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Exercise and Supplements

Exercise and Supplements

Abstract

BACKGROUND:

Nutrition is a key factor in determining exercise response. The aim of this review is to assess the response to exercise in older adults who take supplements of antioxidants and/or omega-3 polyunsaturated fatty acids.

METHODS:

A systematic literature search was performed (June 2009- September 2019) in MEDLINE via Pubmed. The following search strategy was used with Boolean markers: ("omega-3 fatty acids" [Major] OR "antioxidants" [Major]) AND "exercise" AND "aged" [MesH]. Fourteen articles were finally included.

RESULTS:

Exercise-induced free radical and inflammatory marker blood levels, but not changed the plasma total antioxidant capacity (TAC), after administration of antioxidant supplement. The oral administration of antioxidants produced null or negative effect on endothelial function, but the infusion into the brachial artery during rhythmic handgrip exercise produced a significant improvement in muscle blood flow, due to an on increase in the availability of nitric acid derived from the nitric oxide synthase. Aerobic exercise and antioxidant supplementation improved submaximal and maximal aerobic parameters, as well as mitochondrial density and mitochondria-regulated apoptotic signaling. Antioxidant supplementation, but not omega-3 PUFA, decreased pro-inflammatory marker levels and fat oxidation induced by exercise. Strength training decreased serum B12 concentration but combined with omega-3 PUFA or antioxidant supplementation, B12 levels were maintained. Antioxidant supplementation has protective effect after fatigue in isometric exercise but improved appendicular fat-free mass just combined with resistance exercise. Omega-3 fatty acid supplement combined with exercise increased lean mass in women, but not in men. Muscle damage induced by exercise is protected by antioxidant supplementation.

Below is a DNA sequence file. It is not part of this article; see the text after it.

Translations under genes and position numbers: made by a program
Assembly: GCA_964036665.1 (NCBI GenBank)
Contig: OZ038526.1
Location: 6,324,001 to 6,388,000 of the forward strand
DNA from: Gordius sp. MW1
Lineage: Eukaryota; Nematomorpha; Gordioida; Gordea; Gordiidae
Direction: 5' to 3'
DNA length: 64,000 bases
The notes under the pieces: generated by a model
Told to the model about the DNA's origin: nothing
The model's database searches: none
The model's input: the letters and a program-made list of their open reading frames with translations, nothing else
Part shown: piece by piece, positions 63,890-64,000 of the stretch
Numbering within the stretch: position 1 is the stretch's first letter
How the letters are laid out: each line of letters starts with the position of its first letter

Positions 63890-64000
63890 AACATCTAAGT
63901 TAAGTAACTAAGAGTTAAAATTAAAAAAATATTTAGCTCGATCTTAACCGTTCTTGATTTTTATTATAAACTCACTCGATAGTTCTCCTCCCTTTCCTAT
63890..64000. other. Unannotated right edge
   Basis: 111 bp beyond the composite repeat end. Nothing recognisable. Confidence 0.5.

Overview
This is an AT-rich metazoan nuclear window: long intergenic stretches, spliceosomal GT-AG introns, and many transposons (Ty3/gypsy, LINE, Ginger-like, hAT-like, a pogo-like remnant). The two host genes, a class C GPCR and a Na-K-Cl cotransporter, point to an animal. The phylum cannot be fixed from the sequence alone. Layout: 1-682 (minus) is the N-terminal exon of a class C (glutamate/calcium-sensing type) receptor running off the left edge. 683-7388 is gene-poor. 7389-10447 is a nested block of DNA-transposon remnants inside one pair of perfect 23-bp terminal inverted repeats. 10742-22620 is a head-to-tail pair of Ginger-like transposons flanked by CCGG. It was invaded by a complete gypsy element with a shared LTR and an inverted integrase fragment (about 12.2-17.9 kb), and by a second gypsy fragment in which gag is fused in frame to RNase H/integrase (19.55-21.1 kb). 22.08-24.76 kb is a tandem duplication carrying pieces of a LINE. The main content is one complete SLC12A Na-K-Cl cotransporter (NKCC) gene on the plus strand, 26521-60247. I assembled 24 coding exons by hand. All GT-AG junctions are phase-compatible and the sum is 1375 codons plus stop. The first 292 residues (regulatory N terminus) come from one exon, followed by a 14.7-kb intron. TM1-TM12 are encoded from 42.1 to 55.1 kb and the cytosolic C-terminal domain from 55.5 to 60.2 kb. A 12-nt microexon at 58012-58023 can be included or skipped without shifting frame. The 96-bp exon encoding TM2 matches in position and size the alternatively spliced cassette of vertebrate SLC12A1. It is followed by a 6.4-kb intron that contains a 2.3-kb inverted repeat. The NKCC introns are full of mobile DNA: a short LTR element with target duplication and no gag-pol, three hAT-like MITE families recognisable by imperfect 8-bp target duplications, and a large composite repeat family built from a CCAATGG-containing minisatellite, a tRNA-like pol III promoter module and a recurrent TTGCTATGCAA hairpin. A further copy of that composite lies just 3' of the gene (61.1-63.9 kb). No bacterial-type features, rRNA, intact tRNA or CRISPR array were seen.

CONCLUSIONS:

Older people who take antioxidant and/or omega-3 PUFA supplements showed improved exercise response, as well as lower muscle damage.

KEYWORDS:

antioxidant; exercise; muscle damage; older adults; omega-3 fatty acids

https://www.ncbi.nlm.nih.gov/pubmed/31586588#


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